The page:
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Analysis: Bloomberg reporter joins forces with climate alarmists to Mau-Mau waffling Republicans

By Bill Balgord, E&RT

Bloomberg is trying to make hay by claiming capitulation on the part of some Republican members of Congress on the climate-change issue. See: Republicans Who Couldn’t Beat Climate Debate Now Seek to Join It

But from my reading of the article (text below) I deduce there is more smoke than fire at issue.

It is what Smoky Bear and his side-kick might call a “crying shame” that American media can so easily become fascinated with a specious narrative.

It’s clear also that Mr. Natter has no real understanding of the issue in the broader perspective. No climate skeptic insists that climate does not change. It has changed continually since the time Earth first acquired its atmosphere and oceans several billion years ago.

CO2 is a second order greenhouse gas, following well behind water vapor in its effect. Along with even less efficacious methane, ozone and nitrogen oxides, CO2 contributes only 5% of the overall greenhouse effect. I congratulate Mr. Natter for the fact that he somehow restrained himself from the use of the pejorative “climate denier” throughout the piece. That is a rare exception on the part of a mainstream journalist today.

The habit of climate alarmists and their media following to connect the use of fossil fuel to natural weather disasters is to ignore the obvious–that such natural occurrences as tornadoes, hurricanes, droughts, and floods have recurred since the dawn of recorded history and before.

The Preacher wrote correctly in Ecclesiastes that “there is nothing new under the Sun.” None of the celebrated disasters that have happened since the alarmists claim man-induced global warming began to influence weather patterns in 1950 is in any sense unprecedented.

As I have written in several past opeds, the worst hurricanes occurred long before Sandy and Katrina. The same may be said of tornadoes. The mega tornado known as the “Tri-State” happened in 1925 killing nearly 700 people in Missouri, Illinois and Indiana. There has been nothing to compare with it since.

Lack of adequate preparation for storm surges and deficiencies in building codes have been the causes primarily responsible for the extent of the damage and death tolls in New Orleans and other locations. Yet the greatest death toll from a natural disaster in the US occurred in Galveston, Texas in 1900 when some 6,000 to 10,000 lives were lost during a hurricane. SUVs had zero to do with that catastrophe.

Bill Balgord, E&RT

(Bloomberg) — Representative John Shimkus once issued a forceful rejection of climate science at a congressional hearing, invoking the Bible and declaring that “Earth will end only when God declares it’s time to be over.”

Last month, in a turnabout, the Illinois Republican signed onto a letter with the top Republican of the House Energy and Commerce Committee that said “prudent steps should be taken to address current and future climate risks.”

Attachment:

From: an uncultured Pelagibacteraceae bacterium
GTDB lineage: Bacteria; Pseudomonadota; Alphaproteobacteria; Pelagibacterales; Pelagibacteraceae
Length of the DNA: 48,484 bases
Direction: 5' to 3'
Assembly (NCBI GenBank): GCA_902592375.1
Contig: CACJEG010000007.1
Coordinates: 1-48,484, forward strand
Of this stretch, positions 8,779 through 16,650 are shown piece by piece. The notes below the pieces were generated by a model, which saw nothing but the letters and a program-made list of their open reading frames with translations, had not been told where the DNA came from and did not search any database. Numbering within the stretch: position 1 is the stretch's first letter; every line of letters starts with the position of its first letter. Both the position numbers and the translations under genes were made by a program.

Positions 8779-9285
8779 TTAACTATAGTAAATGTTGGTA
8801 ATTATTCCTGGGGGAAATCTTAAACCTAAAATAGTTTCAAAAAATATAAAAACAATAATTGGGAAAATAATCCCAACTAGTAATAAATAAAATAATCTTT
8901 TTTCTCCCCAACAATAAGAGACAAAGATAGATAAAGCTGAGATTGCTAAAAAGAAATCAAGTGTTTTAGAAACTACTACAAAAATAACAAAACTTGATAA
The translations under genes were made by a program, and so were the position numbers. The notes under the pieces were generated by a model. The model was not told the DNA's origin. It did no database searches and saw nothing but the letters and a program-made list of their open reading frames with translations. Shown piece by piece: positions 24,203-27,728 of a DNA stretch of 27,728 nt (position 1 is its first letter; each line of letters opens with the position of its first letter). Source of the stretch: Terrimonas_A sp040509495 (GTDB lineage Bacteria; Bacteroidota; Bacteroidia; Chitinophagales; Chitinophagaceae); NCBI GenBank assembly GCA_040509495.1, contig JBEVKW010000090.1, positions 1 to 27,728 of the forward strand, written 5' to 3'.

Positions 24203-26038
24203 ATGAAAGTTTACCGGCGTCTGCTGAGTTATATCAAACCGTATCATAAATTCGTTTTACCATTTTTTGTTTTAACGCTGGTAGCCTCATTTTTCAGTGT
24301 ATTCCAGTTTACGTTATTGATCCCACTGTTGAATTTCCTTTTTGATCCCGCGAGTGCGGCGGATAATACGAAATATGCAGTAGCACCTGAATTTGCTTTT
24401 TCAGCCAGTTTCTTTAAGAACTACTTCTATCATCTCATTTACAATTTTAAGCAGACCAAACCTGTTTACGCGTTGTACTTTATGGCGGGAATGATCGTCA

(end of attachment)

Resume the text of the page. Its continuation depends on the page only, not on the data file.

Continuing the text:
“It’s just not worth the fight anymore,” Shimkus said in an interview when asked about his changing stance on climate change. “Let’s just see what we can do to address it and not hurt the economy.”

Shimkus is among a number of Republicans who — after years of sowing doubt about climate change or ignoring it altogether — are scrambling to confront the science they once rejected. They are planning hearings on the issue, pledging to invest in technologies to mitigate its impact and openly talking about the need for taking action.

The shift in posture follows the public’s growing anxiety after catastrophic hurricanes, flooding and wildfires linked to global warming. Fully 74 percent of registered voters think global warming is happening and 67 percent said they are worried it, according to polling conducted by Yale Program on Climate Change Communication. Among conservative Republicans, just 42 percent think global warming is happening but that is up five percentage points since a poll taken in 2017.

Moreover, Democrats have seized the issue with populist fever — even proposing a sweeping plan to phase out climate-warming gas emissions through a “Green New Deal.”

“Members are openly using the term climate change,” Republican Senator Lisa Murkowski, from oil-rich Alaska, said of her GOP colleagues. “You are not seeing this kind of dismissive attitude but more open conversations about some of the challenges, some of the technologies we can look to, some of the solutions.”

To be sure, the party hasn’t gone completely green. It hasn’t passed any major proposals to combat climate change and generally supports Trump administration policies to roll back environmental regulation.